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CPAG Author Angrily Responds To PM's Criticism

CPAG Author Angrily Responds To PM's Criticism

From Dr David Craig, co author of the report.

It is the Prime Minister’s comments here which I would describe as ill considered. I would urge her to go back and engage with the body and substance of the report before throwing off this morning’s calculator fiddlings as a considered response. Accusations that our report is shoddy (never so far based on any particular point of error in any part of the report) are being all too freely made by the Prime Minister and her Ministers. These are cheap political shots, especially given the scholarly reputation for extreme care and caution in analysis my co-author Susan St John has garnered over decades, as the leading economic commentator on NZ social policy.

The figures the PM cites, increases in beneficiaries’ income under Working for Families of 3.9% in 2005 and by 8.1% by 2007 are (with caveats) broadly (and sadly) accurate. Drawn from the government’s own fact sheets, they represent the approximate actual dollar amounts beneficiaries will receive, in 2004 dollars. In dollar amounts they add up to around $9.50 per child from 2005, and another $10 per child from 2007. Since the package’s Family Support elements will not be inflation indexed until 2008, with inflation running at around 2-3% p.a, 3.9 % by 2005 and 8.1 % by 2007 will barely enable beneficiaries to maintain their current impoverished levels (let alone, as the report shows compensate for inflation losses since 1986, and especially in 1996, when beneficiaries were again left behind exacerbated by the 1996 Tax credit for working families).

In fact, for many benefit families there will be lower gains than these, as cuts to special benefits, currently given to the most marginal, literally cut in. These cuts were not foreshadowed in the budget case studies the Prime Minister’s calculating drew on. Some families, a small number but as many, by the government’s own calculations, as 1200 families, can literally expect only to be ‘no worse off’.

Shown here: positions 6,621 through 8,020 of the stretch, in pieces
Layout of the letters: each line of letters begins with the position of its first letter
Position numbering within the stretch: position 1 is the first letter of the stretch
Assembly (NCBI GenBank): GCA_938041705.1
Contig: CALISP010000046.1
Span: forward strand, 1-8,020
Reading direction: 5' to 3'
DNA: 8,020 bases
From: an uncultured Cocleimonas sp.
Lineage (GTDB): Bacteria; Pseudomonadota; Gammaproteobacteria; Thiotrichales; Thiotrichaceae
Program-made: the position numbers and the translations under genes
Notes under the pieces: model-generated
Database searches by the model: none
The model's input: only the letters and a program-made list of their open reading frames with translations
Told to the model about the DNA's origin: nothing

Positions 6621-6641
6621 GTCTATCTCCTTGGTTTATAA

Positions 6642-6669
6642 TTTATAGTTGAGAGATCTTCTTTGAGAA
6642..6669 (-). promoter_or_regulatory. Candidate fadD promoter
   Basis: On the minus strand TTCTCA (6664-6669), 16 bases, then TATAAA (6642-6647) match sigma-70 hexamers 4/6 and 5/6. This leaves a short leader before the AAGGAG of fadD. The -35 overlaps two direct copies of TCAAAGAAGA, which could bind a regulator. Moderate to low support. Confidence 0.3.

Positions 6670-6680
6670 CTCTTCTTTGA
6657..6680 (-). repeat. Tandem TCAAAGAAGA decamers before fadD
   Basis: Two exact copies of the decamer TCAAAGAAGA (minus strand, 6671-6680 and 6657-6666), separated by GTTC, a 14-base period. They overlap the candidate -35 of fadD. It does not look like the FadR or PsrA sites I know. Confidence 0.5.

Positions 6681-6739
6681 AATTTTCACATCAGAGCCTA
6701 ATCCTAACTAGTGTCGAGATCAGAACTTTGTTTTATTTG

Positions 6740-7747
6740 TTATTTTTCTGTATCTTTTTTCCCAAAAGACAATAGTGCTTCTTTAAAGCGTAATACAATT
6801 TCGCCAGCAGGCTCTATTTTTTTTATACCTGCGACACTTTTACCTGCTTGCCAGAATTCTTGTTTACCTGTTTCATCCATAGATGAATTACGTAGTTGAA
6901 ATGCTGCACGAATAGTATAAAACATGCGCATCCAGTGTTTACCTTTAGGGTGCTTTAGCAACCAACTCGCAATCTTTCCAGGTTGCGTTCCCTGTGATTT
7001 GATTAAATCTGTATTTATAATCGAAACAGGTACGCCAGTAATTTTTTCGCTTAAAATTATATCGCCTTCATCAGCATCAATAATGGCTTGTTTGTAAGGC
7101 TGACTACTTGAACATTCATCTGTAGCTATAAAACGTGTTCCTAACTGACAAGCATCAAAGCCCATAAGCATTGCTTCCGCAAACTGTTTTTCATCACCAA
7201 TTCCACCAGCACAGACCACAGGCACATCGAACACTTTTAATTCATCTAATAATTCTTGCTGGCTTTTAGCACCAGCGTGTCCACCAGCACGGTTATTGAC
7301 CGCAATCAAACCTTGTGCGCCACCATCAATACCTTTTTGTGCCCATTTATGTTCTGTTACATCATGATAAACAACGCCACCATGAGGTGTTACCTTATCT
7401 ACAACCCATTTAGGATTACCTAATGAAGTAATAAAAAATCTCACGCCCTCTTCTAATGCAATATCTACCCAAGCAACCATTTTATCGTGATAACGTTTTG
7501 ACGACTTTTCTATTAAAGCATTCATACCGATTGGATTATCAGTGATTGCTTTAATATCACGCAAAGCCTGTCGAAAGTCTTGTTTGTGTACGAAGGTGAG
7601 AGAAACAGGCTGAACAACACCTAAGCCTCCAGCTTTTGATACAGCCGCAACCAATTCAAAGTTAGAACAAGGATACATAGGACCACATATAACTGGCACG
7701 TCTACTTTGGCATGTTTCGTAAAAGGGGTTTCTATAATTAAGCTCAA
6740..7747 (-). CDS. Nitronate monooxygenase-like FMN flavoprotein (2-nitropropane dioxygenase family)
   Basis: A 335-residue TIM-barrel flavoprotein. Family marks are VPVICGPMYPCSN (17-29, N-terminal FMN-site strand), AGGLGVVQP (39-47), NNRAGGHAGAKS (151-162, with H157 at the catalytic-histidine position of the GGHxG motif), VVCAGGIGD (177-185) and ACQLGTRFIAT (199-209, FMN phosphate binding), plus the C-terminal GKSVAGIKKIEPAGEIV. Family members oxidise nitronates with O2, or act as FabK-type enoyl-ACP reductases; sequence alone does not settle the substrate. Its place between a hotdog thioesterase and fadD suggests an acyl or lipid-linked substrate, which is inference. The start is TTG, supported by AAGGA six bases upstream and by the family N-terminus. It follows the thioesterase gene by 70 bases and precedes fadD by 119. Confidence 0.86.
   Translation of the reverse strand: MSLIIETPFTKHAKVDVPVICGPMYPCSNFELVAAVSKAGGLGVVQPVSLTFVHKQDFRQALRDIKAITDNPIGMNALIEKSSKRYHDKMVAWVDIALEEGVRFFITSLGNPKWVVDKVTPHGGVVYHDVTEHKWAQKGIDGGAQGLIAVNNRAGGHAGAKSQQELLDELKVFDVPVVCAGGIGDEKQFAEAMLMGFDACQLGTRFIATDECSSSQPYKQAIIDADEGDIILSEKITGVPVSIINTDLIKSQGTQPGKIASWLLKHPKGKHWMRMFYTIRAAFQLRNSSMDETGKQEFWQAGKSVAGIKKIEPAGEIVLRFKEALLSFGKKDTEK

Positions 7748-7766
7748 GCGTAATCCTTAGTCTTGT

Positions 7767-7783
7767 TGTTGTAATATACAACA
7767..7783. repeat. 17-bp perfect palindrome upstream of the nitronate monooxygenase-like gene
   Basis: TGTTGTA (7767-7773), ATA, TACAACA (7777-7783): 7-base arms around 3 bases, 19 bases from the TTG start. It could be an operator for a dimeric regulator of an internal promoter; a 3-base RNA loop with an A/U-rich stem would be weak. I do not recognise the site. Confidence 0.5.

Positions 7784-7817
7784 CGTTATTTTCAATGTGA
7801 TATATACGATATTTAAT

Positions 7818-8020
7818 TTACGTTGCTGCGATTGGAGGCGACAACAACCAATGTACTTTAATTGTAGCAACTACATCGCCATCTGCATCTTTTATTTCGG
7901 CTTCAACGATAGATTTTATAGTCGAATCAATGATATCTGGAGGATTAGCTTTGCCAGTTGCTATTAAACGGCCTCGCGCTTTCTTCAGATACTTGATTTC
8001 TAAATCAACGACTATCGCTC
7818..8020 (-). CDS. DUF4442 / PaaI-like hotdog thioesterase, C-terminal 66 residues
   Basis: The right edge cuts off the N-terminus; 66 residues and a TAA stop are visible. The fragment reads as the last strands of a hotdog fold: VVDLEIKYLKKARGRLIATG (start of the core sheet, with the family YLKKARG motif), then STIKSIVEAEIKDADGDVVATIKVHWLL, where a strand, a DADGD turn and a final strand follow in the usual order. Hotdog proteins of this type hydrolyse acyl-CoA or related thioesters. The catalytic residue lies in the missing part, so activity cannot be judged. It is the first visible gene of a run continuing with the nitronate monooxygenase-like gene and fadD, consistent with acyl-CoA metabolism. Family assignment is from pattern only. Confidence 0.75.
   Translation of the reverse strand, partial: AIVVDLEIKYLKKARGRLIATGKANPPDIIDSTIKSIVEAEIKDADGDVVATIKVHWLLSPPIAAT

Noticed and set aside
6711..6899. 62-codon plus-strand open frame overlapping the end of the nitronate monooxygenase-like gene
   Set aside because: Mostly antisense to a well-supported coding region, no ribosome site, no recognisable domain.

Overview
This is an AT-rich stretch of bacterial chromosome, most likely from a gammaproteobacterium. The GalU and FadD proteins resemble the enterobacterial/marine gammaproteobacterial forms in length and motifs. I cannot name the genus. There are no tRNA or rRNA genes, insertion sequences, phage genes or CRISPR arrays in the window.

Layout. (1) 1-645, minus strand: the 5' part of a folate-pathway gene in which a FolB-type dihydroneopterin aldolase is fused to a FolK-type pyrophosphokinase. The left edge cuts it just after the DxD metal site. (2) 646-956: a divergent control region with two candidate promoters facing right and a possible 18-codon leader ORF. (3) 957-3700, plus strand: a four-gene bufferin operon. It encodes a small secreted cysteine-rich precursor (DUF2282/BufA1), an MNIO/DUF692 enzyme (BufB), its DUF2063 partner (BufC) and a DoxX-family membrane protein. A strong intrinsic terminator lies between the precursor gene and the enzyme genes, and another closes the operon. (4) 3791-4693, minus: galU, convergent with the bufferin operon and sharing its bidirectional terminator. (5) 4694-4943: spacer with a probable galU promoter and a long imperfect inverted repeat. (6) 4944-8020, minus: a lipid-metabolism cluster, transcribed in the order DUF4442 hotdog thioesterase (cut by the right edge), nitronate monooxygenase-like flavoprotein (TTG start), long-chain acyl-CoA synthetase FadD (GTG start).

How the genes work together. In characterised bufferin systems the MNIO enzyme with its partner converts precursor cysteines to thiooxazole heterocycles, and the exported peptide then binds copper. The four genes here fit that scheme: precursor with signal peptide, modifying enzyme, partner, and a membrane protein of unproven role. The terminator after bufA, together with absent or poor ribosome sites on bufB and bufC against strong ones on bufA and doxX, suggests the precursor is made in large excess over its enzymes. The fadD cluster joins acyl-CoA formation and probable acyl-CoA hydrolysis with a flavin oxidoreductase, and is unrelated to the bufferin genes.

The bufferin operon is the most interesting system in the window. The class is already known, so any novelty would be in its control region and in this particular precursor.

If maintaining penury is all beneficiaries can expect from a social democratic government in a time of booming national prosperity and low low unemployment, when we can put $2 billion aside for baby boom superannuitants, we all have very little cause for celebration.

We can celebrate many other achievements of this government, including the low unemployment and income related market rentals for state houses, and the shifts in income in favours of working poor families in the package itself. But this neglect is no basis for ignoring the substantive, carefully considered analysis in the body of the report, nor for ignoring urges to review the Working for Families Policy in the light of superior policies in Australia and the UK.

We urge readers to make up their own mind, by accessing and reading the report, online at http://www.cpag.org.nz.

ENDS

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